Martin, you could write the definitive bible on being a webmaster.
    Something to think about should you ever think of writing a book.

    1. Robert Palmar said on March 16, 2012 at 7:49 pm

      Do think about it and go ahead a lock in that title now in case you want to use it later.
      You have a wealth of material to draw on you have already written for gHacks
      which supplies the advantage of a foundation for getting started.

    2. Martin Brinkmann said on March 16, 2012 at 5:38 pm

      Interesting idea, maybe a book about some of the finer aspects of being a webmaster, like the one above. A book of tips and tricks.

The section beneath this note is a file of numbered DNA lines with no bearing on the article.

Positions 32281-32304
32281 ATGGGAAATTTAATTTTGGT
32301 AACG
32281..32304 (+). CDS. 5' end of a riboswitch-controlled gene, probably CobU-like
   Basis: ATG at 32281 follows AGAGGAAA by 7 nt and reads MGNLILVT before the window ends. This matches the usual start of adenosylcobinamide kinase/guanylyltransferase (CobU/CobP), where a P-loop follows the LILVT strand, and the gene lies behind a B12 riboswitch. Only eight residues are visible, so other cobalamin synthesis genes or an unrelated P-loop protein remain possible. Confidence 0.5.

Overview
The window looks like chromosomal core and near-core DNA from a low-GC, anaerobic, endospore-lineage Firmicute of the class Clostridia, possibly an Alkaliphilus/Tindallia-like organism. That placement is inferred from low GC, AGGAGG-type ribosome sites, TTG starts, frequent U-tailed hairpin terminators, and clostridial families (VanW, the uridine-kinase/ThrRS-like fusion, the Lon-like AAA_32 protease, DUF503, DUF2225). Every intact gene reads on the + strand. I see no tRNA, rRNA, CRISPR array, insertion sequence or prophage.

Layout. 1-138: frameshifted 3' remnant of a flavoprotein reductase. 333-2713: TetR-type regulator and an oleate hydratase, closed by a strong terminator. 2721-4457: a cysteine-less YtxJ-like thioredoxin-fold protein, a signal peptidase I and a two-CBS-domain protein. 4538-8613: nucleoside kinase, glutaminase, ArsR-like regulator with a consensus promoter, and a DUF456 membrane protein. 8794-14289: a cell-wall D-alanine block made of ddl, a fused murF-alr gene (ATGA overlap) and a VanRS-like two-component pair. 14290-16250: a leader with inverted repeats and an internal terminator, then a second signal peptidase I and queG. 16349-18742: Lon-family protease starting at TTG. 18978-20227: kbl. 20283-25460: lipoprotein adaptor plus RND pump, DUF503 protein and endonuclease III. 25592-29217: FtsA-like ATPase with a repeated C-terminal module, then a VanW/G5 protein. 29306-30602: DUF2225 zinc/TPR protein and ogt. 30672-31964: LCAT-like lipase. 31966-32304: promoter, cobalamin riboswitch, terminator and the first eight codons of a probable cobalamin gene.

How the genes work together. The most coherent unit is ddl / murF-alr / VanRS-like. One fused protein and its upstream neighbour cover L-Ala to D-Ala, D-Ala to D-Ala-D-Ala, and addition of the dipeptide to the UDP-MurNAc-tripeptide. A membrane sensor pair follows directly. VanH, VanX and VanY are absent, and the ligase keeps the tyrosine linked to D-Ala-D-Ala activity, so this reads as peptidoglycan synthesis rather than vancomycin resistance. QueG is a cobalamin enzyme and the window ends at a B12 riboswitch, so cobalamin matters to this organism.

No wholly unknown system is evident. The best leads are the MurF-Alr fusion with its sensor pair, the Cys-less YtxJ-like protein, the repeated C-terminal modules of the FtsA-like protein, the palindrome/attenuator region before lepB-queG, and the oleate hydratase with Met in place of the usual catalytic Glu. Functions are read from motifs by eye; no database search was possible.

1. Robert Palmar said on March 16, 2012 at 5:42 pm

        Exactly. “Webmaster Secrets To Mastering The Web” :)

      2. Martin Brinkmann said on March 16, 2012 at 6:53 pm

        Catchy title, I give it some thought ;)

  7. public image said on March 16, 2012 at 12:03 pm

    Thanks for this article. Actually I’m doing the same investigations with redirection plugin these days :)
    But i have a question that was born after i saw the screenshot with the missing png’s – is it ok to redirect visitors that searched or tried to reach the missing images to equivalent pages, not to images (if they not exist anymore)

    1. Martin Brinkmann said on March 16, 2012 at 5:38 pm

      Well that depends. If the image that is requested is embedded somewhere, it may not change a thing. If it is a direct request, it might bring some visitors to your site. I personally would not do it.